This post focuses on creating individual mixes of elements called stems, and also on creating alternate mixes.
It’s pretty common in music production to, during the mixing process, print many different versions of the track to tape. Some examples might be: just the brass section (for performing the song live), a vocal +1 or -1 mix, an a cappella version, or a no-vocals (or just backgrounds, ie. karaoke) version.
It’s pretty self-explanatory how to do this, really, but I’ll go into it a bit. For most stems it works best to mute tracks you don’t need for a particular stem. The reason I choose muting over soloing is that, on many mixing boards and DAWs, soloing will mute everything that isn’t soloed, including effects returns. Sure, you can solo-safe all those returns, but it’s usually best not to risk messing up a good mix by hitting extra buttons. So mute what you don’t want and leave everything open that you do.
Vocal +1 or -1 mixes are mixes of the same song with the lead vocal either up a bit or down a bit, respectively. The name infers that these versions are up or down 1db, but usually I make the change 3db up or down. Lots of record labels love being able to choose between the standard, vocal +1 or vocal -1 mixes. Plus, fatigued ears will tend to boost or cut major elements a bit too much (and there’s nothing more major than vocals), so planning ahead with some extra versions is probably worth the added ten minute of bounce time. Additionally, if I’m a little unsure of the balance, I’ll sometimes do +1 or -1 versions of other elements (like kick drum… everyone seems to have different tastes with regards to kick volume). Always run your ‘standard’ mix first so you have it in case you mess the balance up in some way that is difficult to recover.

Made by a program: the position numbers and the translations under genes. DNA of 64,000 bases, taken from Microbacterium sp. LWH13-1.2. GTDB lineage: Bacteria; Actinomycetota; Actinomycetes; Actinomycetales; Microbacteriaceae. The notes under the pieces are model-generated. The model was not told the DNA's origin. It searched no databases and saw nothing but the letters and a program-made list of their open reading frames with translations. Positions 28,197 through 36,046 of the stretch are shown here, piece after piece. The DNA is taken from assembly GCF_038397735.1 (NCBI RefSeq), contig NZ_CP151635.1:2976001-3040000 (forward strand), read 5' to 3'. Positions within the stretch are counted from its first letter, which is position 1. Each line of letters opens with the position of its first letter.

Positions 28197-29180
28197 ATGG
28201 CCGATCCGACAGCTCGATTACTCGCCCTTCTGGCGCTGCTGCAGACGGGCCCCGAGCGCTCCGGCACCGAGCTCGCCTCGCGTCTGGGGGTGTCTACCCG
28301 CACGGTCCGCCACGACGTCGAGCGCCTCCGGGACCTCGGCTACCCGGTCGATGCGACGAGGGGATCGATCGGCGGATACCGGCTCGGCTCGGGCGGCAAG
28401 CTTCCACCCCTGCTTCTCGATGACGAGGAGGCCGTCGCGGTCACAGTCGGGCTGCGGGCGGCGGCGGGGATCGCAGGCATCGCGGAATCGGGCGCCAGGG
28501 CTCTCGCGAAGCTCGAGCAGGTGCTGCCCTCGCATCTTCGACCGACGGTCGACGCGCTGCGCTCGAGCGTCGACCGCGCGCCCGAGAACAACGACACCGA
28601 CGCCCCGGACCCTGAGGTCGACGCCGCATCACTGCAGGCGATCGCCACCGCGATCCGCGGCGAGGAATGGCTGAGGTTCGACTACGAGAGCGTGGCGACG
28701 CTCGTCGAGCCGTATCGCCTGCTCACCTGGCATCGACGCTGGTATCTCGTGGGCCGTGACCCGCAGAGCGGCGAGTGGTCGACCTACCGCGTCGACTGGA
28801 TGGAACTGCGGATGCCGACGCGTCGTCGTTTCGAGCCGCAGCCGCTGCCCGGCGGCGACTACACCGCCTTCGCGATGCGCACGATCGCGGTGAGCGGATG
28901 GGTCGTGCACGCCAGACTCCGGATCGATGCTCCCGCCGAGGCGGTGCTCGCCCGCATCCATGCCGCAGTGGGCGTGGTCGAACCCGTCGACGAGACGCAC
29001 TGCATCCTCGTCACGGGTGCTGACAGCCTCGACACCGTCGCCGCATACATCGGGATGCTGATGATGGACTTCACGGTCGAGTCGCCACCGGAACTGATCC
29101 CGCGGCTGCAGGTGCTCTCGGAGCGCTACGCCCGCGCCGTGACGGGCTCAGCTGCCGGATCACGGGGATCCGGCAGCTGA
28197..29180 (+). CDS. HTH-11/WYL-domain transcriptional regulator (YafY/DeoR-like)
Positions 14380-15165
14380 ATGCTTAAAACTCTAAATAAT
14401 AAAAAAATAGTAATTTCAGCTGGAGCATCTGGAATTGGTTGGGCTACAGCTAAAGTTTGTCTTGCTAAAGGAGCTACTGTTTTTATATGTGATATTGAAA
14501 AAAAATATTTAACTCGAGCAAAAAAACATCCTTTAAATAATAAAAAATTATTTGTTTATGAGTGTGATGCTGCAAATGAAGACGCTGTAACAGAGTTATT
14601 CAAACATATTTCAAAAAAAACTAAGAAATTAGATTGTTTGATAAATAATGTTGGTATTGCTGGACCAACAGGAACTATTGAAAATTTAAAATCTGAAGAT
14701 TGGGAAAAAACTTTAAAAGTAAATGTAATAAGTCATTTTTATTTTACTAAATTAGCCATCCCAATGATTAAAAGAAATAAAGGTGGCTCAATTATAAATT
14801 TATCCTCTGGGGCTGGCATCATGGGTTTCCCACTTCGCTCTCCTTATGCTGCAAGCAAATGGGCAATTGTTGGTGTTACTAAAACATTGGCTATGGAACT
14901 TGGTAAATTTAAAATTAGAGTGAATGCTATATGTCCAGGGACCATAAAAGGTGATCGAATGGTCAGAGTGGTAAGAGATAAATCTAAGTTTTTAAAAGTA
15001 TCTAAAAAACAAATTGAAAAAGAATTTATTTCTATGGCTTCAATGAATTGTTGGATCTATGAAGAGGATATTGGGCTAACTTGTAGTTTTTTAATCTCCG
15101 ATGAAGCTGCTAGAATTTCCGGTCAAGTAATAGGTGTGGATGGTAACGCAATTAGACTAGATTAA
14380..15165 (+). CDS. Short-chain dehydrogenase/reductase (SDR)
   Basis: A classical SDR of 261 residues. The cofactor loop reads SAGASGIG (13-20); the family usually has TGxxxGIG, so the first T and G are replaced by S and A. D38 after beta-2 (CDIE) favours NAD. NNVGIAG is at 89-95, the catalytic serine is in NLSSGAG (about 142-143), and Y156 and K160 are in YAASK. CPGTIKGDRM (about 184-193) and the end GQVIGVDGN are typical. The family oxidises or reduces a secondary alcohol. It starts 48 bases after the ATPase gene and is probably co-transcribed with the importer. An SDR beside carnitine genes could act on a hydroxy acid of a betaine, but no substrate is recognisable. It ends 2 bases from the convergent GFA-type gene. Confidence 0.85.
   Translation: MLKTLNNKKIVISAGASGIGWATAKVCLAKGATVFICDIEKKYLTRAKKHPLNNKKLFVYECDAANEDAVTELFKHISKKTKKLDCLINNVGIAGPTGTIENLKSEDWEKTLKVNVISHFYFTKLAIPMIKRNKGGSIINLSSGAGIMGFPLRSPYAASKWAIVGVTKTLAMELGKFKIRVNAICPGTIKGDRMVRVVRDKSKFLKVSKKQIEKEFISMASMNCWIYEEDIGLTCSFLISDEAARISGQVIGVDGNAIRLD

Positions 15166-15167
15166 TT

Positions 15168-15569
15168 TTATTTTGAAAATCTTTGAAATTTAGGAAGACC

With a cappella and karaoke mixes, again, I recommend muting the unneeded tracks. This is one of those situations where solid track organization can come in handy, such as having the types of instruments grouped on their own group channels (guitars, horns, drums, vocals, etc). Karaoke and a cappella versions can be especially useful for film work or remixes.
Always run the extra versions from the same reference point as the standard mix… usually zero. That way you can easily use them together in a pinch.
I know lots of performers who make stems of background vocals or brass sections for performing live. Like it or not, the ‘Pro Tools’ live show is here to stay.
If the studio’s routing allows it, it can be really valuable to track only your effects returns, as well. You may not be able to find that particular reverb setting every again…
Printing stems and alternate versions won’t add a ton of time to your session and will almost certainly come in handy in the future.